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Routing gets smart

When you're handling up to 18 cable channels from one digital facility and must access each one independently, the need for sophisticated signal routing is significant. So where do you find such a system that can automatically control the necessary functions with a small staff?

That's the question engineers at Turner Broadcasting System Inc.'s Turner Entertainment Networks faced a year ago when they agreed to work with Philips Broadcast (now Thomson Multimedia Broadcast Systems) on development of a new routing-switcher control system.

The result is a $2 million project that will accommodate TBS Superstation, TNT, TCM, Cartoon Network and other Turner Entertainment Network feeds for the U.S.-domestic and Latin and South American markets. The system will be installed this November, with operations set to begin in October 2002.

In the process of this collaboration, Thomson has developed a modular routing-switcher product line called Trinix, which will handle both standard-definition (SD) and high-definition (HD) signals from the same rack. It's expected to ship later this year.

"Among a number of features, we need to execute deterministic [frame-accurate, on-demand] switching on a large number of cross points simultaneously," says Clyde Smith, vice president of R&D at Turner Entertainment Networks. "This requirement would stress the ability of most of products today." A test of the prototype system at Philips' Salt Lake City R&D facility, he reports, indicates that the project is on schedule.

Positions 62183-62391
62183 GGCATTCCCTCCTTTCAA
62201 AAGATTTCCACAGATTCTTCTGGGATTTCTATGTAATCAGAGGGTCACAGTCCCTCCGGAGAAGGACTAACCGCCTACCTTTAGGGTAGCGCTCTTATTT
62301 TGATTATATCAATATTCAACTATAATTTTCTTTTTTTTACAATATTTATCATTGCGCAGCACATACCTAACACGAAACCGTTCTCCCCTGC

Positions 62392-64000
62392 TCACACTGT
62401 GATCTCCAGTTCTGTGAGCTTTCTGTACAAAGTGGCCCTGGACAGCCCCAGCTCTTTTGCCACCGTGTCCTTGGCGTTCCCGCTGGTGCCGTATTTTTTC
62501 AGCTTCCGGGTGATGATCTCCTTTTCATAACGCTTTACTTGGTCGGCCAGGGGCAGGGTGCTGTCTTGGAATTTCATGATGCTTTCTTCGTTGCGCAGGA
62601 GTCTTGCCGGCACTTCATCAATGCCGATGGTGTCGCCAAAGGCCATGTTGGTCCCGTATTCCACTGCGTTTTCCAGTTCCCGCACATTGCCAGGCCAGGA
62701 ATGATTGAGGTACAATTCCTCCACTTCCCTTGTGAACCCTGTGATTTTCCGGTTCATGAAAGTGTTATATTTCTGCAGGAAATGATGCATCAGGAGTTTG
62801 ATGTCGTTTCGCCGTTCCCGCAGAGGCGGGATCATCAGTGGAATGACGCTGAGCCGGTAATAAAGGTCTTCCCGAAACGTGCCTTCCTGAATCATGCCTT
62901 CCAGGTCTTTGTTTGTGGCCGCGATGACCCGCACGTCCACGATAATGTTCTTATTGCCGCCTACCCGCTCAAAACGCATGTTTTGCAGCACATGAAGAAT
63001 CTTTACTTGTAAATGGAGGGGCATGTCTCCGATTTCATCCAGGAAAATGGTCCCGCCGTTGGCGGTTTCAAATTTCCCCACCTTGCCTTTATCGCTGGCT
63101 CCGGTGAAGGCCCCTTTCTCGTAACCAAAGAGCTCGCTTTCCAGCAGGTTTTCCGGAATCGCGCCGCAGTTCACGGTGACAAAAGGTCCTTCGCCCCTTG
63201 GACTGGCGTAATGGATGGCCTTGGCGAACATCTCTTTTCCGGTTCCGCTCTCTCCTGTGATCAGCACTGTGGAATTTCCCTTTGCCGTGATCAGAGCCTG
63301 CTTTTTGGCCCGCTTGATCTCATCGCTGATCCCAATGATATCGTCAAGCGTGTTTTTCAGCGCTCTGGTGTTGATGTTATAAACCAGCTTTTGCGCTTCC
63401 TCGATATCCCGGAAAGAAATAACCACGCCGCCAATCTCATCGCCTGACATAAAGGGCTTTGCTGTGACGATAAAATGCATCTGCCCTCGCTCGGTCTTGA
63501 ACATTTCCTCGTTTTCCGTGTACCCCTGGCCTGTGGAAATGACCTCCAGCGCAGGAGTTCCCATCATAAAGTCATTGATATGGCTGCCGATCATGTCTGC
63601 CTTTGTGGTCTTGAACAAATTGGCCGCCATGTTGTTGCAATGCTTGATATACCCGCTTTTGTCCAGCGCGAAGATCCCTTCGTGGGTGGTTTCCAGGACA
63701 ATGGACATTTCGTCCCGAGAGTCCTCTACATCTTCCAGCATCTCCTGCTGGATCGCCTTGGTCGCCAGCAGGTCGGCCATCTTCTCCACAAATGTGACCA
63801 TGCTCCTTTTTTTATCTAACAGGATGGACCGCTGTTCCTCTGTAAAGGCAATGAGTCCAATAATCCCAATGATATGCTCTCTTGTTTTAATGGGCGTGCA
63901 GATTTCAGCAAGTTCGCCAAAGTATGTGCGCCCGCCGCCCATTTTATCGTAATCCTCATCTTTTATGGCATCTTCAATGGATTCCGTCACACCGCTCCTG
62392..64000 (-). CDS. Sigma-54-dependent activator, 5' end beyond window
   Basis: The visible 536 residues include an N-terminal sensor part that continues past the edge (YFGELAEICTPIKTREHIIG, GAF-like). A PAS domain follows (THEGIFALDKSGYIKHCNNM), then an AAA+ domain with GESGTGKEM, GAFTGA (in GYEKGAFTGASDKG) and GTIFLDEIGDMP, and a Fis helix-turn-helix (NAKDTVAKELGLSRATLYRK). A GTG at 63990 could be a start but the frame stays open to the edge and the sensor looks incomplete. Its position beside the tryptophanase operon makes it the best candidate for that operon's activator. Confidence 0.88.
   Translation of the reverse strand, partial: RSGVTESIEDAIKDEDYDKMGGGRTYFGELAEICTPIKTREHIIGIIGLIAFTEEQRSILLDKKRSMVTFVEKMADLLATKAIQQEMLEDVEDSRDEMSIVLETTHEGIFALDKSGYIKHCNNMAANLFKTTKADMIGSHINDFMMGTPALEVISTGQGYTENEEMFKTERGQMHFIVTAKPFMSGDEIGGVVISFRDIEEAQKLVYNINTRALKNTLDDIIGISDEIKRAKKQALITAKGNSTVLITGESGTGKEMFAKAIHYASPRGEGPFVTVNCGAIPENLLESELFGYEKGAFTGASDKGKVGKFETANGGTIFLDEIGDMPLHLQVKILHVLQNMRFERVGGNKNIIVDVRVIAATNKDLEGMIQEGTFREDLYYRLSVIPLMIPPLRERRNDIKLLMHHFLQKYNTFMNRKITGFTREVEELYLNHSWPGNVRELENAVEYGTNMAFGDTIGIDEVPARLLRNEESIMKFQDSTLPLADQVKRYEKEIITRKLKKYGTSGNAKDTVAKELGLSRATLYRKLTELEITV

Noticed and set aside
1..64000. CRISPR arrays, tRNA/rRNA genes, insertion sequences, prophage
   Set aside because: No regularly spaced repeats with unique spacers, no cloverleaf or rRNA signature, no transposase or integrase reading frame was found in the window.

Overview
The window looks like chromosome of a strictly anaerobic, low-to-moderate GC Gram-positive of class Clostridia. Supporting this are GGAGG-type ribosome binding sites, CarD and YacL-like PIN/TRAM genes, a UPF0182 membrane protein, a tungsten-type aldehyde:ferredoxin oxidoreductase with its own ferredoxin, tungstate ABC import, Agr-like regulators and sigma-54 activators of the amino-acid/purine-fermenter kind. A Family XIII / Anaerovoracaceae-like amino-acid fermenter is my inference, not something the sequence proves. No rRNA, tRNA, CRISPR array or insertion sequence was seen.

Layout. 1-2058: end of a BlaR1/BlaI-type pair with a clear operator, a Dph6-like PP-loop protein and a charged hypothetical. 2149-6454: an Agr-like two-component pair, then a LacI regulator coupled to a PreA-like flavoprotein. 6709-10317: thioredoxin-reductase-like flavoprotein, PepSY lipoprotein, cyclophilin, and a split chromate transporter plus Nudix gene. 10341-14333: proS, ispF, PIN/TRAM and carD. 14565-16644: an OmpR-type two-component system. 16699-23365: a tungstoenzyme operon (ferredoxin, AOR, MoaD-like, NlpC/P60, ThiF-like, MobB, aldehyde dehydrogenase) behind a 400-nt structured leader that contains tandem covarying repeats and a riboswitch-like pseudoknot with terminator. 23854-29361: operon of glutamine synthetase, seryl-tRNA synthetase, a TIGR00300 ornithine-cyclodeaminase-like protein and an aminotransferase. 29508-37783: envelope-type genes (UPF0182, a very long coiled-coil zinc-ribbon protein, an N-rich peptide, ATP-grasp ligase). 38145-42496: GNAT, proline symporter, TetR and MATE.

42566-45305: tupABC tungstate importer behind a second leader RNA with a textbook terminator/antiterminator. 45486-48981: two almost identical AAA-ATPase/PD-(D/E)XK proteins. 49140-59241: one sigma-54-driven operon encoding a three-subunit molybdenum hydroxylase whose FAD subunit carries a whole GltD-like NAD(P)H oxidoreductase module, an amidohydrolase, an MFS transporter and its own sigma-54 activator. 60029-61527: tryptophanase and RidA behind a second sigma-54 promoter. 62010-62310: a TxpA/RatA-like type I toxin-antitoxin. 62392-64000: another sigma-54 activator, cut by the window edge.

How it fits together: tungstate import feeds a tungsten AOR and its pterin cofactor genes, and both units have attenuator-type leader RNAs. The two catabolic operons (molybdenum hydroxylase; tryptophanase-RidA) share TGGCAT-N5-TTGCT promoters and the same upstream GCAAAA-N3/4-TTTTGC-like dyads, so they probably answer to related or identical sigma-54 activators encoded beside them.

Turner also specified that the system had to work with the company's Probel automation system and that its modules be "hot-swappable": Software upgrades must be handled quickly while the system is on-air. This is done to free up bandwidth for creation of new channels and for adjusting the data rates of existing ones.

"We said the system had to be able to download new software within 10 seconds or it wouldn't work for us," Smith adds. Even Philips' existing Jupiter control system could not meet that requirement. "And automation was key to operating the system the way we wanted to."

The need to accommodate HD signals also is important to Turner's system design. The capability will be used, Smith says, "when appropriate in the future. We see a lot of potential in high-definition programming, and we're building for it now."

Another requirement was the capability of monitoring and controlling the network via Simple Network Management Protocol (SNMP) and HTTP (Web-based content). This allows routing-switcher status to be checked on any computer in the building or remotely, as well.